Atomic Habits (highlights)

A collection of my kindle highlights from Atomic Habits by James Clear.

…changes that seem small and unimportant at first will compound into remarkable results if you’re willing to stick with them for years.

We all deal with setbacks but in the long run, the quality of our lives often depends on the quality of our habits. With the same habits, you’ll end up with the same results. But with better habits, anything is possible.

… “the aggregation of marginal gains,” … the philosophy of searching for a tiny margin of improvement in everything you do.

It is so easy to overestimate the importance of one defining moment and underestimate the value of making small improvements on a daily basis. Too often, we convince ourselves that massive success requires massive action. Whether it is losing weight, building a business, writing a book, winning a championship, or achieving any other goal, we put pressure on ourselves to make some earth-shattering improvement that everyone will talk about.

…if you can get 1 percent better each day for one year, you’ll end up thirty-seven times better by the time you’re done. Conversely, if you get 1 percent worse each day for one year, you’ll decline nearly down to zero.

Habits are the compound interest of self-improvement. The same way that money multiplies through compound interest, the effects of your habits multiply as you repeat them. They seem to make little difference on any given day and yet the impact they deliver over the months and years can be enormous. It is only when looking back two, five, or perhaps ten years later that the value of good habits and the cost of bad ones becomes strikingly apparent.

Success is the product of daily habits—not once-in-a-lifetime transformations.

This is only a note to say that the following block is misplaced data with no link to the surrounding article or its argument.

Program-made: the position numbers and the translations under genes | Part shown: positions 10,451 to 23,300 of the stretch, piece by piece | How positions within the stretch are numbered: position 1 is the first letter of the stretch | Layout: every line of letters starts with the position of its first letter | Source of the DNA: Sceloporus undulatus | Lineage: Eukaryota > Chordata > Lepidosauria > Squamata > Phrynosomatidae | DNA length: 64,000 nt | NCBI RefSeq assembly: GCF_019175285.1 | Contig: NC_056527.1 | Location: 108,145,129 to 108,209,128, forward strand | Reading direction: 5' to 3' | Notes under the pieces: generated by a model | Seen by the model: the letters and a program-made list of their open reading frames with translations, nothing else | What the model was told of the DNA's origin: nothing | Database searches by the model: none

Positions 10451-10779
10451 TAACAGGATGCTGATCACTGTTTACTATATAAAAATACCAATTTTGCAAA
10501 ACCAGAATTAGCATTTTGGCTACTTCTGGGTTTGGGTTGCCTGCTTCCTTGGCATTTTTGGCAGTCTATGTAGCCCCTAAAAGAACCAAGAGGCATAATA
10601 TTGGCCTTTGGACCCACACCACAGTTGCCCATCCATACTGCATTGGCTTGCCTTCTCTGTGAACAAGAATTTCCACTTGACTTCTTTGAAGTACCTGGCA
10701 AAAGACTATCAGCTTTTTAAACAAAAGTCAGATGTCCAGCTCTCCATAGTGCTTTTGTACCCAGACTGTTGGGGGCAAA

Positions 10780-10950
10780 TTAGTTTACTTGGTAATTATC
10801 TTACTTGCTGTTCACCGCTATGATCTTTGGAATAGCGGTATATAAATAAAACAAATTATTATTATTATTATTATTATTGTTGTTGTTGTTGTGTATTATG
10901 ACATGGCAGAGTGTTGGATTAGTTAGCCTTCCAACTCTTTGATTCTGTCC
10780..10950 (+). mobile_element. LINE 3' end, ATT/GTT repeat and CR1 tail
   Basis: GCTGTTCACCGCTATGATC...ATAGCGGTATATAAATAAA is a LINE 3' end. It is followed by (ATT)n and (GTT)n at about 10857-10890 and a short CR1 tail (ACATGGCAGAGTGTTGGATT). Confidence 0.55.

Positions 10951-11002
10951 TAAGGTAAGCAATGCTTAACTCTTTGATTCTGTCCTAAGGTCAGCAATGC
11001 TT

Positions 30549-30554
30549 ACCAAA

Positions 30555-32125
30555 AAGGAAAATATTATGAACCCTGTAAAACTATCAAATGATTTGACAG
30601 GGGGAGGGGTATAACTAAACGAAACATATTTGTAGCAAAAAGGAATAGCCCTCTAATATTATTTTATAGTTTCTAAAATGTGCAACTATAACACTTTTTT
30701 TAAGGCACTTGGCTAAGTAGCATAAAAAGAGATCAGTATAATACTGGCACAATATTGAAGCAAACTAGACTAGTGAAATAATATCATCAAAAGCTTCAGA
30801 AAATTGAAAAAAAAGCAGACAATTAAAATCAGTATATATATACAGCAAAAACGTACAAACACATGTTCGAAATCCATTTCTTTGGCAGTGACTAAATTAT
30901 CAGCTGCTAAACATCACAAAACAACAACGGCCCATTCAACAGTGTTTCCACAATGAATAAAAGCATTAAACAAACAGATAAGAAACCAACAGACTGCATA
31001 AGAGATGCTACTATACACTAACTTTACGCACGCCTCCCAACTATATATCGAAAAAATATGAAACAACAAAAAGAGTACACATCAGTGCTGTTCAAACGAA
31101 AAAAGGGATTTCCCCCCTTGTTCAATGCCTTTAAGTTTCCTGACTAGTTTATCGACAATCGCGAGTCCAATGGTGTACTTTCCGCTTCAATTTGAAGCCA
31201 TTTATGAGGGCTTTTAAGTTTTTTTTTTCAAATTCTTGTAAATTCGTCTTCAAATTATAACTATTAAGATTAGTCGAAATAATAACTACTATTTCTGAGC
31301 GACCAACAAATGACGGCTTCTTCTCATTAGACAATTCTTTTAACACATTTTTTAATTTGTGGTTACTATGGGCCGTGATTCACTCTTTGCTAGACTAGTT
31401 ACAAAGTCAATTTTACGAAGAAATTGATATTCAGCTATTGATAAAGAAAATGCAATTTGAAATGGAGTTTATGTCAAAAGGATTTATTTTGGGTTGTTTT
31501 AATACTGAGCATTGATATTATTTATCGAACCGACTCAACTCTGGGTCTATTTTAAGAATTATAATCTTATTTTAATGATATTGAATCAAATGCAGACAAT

Your outcomes are a lagging measure of your habits. Your net worth is a lagging measure of your financial habits. Your weight is a lagging measure of your eating habits. Your knowledge is a lagging measure of your learning habits. Your clutter is a lagging measure of your cleaning habits. You get what you repeat.

When you finally break through the Plateau of Latent Potential, people will call it an overnight success. The outside world only sees the most dramatic event rather than all that preceded it. But you know that it’s the work you did long ago—when it seemed that you weren’t making any progress—that makes the jump today possible.

Eventually, I began to realize that my results had very little to do with the goals I set and nearly everything to do with the systems I followed.

Goals are about the results you want to achieve. Systems are about the processes that lead to those results.

Goal setting suffers from a serious case of survivorship bias. We concentrate on the people who end up winning—the survivors—and mistakenly assume that ambitious goals led to their success while overlooking all of the people who had the same objective but didn’t succeed.

In order to improve for good, you need to solve problems at the systems level. Fix the inputs and the outputs will fix themselves.